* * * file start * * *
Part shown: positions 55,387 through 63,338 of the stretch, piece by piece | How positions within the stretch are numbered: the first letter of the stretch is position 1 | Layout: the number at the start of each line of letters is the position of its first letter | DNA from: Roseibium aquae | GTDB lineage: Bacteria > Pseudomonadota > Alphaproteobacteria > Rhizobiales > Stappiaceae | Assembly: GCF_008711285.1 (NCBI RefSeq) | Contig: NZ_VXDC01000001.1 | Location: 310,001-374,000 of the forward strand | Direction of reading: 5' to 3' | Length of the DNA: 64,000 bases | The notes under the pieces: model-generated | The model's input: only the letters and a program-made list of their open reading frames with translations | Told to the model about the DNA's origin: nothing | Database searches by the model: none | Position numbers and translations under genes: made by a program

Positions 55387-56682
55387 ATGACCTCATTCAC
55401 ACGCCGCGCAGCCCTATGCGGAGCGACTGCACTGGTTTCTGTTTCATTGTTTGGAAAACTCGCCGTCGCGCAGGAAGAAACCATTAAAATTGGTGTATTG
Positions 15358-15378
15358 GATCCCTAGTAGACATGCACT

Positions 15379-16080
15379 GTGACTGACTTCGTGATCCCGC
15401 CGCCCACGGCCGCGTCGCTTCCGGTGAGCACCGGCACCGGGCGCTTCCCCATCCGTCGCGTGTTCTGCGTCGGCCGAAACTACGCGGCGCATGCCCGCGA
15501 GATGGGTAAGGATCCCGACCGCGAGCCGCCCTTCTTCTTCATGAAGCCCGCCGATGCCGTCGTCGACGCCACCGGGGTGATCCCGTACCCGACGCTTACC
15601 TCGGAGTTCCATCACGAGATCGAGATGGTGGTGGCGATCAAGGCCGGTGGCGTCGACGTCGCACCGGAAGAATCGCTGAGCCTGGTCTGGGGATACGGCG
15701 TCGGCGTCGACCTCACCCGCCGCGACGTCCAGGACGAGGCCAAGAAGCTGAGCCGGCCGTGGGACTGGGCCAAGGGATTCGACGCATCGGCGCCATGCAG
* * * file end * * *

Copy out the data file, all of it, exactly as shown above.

Part shown: positions 55,387 through 63,338 of the stretch, piece by piece | How positions within the stretch are numbered: the first letter of the stretch is position 1 | Layout: the number at the start of each line of letters is the position of its first letter | DNA from: Roseibium aquae | GTDB lineage: Bacteria > Pseudomonadota > Alphaproteobacteria > Rhizobiales > Stappiaceae | Assembly: GCF_008711285.1 (NCBI RefSeq) | Contig: NZ_VXDC01000001.1 | Location: 310,001-374,000 of the forward strand | Direction of reading: 5' to 3' | Length of the DNA: 64,000 bases | The notes under the pieces: model-generated | The model's input: only the letters and a program-made list of their open reading frames with translations | Told to the model about the DNA's origin: nothing | Database searches by the model: none | Position numbers and translations under genes: made by a program

Positions 55387-56682
55387 ATGACCTCATTCAC
55401 ACGCCGCGCAGCCCTATGCGGAGCGACTGCACTGGTTTCTGTTTCATTGTTTGGAAAACTCGCCGTCGCGCAGGAAGAAACCATTAAAATTGGTGTATTG
Positions 15358-15378
15358 GATCCCTAGTAGACATGCACT

Positions 15379-16080
15379 GTGACTGACTTCGTGATCCCGC
15401 CGCCCACGGCCGCGTCGCTTCCGGTGAGCACCGGCACCGGGCGCTTCCCCATCCGTCGCGTGTTCTGCGTCGGCCGAAACTACGCGGCGCATGCCCGCGA
15501 GATGGGTAAGGATCCCGACCGCGAGCCGCCCTTCTTCTTCATGAAGCCCGCCGATGCCGTCGTCGACGCCACCGGGGTGATCCCGTACCCGACGCTTACC
15601 TCGGAGTTCCATCACGAGATCGAGATGGTGGTGGCGATCAAGGCCGGTGGCGTCGACGTCGCACCGGAAGAATCGCTGAGCCTGGTCTGGGGATACGGCG
15701 TCGGCGTCGACCTCACCCGCCGCGACGTCCAGGACGAGGCCAAGAAGCTGAGCCGGCCGTGGGACTGGGCCAAGGGATTCGACGCATCGGCGCCATGCAG